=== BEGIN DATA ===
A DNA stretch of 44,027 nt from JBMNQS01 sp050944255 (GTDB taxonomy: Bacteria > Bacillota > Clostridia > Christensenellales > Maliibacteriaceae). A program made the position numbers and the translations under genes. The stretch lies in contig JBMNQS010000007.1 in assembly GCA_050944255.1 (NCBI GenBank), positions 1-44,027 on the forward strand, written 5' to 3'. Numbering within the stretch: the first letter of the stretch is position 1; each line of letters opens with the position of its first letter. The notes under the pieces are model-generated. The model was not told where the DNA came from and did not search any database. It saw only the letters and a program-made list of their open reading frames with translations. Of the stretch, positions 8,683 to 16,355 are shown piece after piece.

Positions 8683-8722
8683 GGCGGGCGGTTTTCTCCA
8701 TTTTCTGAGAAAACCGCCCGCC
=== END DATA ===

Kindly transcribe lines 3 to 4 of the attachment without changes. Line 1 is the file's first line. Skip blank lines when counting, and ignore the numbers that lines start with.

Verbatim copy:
8683 GGCGGGCGGTTTTCTCCA
8701 TTTTCTGAGAAAACCGCCCGCC